Do You Know What This Is?

This little critter is the Cirl Bunting – a passerine (perching) songbird that’s incredibly rare in the UK!

Cirl Buntings don’t migrate and prefer warm climates like southern Europe and parts of North Africa. Because of this, they’re very seldom seen on our shores – in the UK, they’re virtually exclusive to an area of protected habitat around Devonshire.

According to the RSPB’s Action for Birds project, UK numbers of Cirl Buntings fell as low as 118 breeding pairs in 1989. Fortunately, conservation efforts have seen the population steadily increase since – reaching around 862 pairs in 2014. That’s an increase of 630% over 25 years!

In December 2017, Greenbelt took on management of The Buntings development in Devon – which is home to the rare birds it shares a name with.

As part of our agreed maintenance specification for this development, Greenbelt adheres to an Ecological Management Plan designed to protect not just the birds and their habitat – but also the capacity for local residents to view and enjoy this wildlife.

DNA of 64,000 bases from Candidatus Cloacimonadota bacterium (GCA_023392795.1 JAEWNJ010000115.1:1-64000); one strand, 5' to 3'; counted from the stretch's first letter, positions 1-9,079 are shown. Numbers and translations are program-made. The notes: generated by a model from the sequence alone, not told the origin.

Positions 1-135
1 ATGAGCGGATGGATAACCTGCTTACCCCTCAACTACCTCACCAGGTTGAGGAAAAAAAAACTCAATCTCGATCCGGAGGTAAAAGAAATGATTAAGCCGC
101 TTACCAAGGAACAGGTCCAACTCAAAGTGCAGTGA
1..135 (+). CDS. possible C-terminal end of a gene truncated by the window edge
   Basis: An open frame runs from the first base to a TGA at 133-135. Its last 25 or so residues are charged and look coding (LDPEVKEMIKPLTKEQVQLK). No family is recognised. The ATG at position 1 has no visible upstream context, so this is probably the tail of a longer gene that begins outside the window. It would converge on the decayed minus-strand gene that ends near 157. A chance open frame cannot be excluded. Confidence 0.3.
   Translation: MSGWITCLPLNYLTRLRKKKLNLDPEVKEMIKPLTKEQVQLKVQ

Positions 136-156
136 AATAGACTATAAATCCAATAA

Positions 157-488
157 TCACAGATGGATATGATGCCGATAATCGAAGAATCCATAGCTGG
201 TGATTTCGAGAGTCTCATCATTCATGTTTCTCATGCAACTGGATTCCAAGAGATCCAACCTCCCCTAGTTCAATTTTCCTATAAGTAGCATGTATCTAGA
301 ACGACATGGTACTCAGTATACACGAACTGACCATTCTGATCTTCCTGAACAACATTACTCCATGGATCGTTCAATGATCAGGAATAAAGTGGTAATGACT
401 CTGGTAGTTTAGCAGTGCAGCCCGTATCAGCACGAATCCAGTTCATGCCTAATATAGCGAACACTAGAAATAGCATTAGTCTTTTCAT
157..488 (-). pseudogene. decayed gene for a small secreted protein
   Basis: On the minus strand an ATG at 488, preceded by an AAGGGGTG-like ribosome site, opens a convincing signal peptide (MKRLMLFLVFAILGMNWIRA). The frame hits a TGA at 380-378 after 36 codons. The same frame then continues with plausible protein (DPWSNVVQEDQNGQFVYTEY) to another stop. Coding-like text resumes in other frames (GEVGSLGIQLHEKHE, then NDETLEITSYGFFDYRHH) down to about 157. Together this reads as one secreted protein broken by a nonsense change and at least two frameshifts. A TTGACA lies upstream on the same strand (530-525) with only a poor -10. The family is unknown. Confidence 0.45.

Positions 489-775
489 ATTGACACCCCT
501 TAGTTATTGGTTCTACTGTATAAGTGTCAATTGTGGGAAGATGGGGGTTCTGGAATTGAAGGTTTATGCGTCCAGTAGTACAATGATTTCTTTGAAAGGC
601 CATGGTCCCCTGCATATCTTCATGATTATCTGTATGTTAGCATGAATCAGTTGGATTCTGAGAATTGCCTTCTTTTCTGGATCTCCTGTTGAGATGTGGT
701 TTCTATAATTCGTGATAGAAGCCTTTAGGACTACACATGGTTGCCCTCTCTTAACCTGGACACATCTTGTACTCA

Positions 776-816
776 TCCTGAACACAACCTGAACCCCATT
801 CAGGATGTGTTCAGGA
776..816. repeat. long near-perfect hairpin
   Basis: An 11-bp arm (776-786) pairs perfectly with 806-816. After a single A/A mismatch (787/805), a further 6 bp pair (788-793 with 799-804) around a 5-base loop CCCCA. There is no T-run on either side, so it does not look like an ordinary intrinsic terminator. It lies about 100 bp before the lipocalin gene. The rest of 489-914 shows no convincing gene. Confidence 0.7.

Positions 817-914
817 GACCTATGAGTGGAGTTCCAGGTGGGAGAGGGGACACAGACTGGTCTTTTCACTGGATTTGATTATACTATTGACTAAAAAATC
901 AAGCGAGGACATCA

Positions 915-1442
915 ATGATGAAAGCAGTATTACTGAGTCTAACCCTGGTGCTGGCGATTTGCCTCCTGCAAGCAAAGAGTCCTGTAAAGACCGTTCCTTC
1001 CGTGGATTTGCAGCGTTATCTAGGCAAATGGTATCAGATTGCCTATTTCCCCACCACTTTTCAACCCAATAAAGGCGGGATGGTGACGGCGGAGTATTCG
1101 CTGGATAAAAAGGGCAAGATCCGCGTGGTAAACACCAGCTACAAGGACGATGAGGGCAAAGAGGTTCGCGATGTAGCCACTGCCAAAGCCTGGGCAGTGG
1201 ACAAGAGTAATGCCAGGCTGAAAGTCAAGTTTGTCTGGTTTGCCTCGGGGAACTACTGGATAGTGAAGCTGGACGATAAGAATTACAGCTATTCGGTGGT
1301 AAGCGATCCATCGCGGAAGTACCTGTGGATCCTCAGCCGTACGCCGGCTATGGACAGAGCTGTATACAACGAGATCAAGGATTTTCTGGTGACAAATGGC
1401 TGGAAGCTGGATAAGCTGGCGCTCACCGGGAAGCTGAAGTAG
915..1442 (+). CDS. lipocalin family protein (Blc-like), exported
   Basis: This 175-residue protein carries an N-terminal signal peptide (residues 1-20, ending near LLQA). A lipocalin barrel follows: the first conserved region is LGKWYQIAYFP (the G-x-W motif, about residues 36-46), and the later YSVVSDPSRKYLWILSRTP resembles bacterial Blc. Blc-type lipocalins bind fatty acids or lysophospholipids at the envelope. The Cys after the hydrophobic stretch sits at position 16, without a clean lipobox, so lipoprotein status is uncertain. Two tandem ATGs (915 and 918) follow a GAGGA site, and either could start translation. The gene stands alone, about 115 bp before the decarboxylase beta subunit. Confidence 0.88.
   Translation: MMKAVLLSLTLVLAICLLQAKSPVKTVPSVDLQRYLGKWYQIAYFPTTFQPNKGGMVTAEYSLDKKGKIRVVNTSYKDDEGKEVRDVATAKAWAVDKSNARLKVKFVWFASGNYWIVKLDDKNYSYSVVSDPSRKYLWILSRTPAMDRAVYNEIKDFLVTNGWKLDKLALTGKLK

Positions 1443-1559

Did you know: the Cirl Bunting was discovered in 1802 by celebrated English naturalist George Montagu (a Devon local) in his pioneering work, 'Ornithological Dictionary'.

This was the first book to accurately define the status of Britain’s avian wildlife, discrediting many popular misconceptions and mis-identifications regarding birds.

RA and bunting
One visitor who’s far less elusive is our Customer Liaison Officer, Nick Upton.

Nick recently attended a meeting with residents at The Buntings, as part of Greenbelt’s program of guided site visits.

“The development is in a fantastic location in Dawlish, which is on the Devon coast,” said Nick.

“I held the introductory meeting in January, but residents got in touch to ask if we could meet up again.

“I recently attended a ‘walkabout’ with some members of the residents’ association, along with the maintenance contractors, Tony Benger Landscaping. It was very constructive, and a good chance to catch up.

“The development is also very interesting, as it is frequented by a rare bird called the Cirl Bunting, which is related to the Yellow Jackhammer. Greenbelt follows a management plan for their area of habitat.”

If you'd like to read more about Greenbelt - from our Customer Liaison system to our wildlife-protecting sustainable management plans - you can catch up with news and events by visiting the Green Room!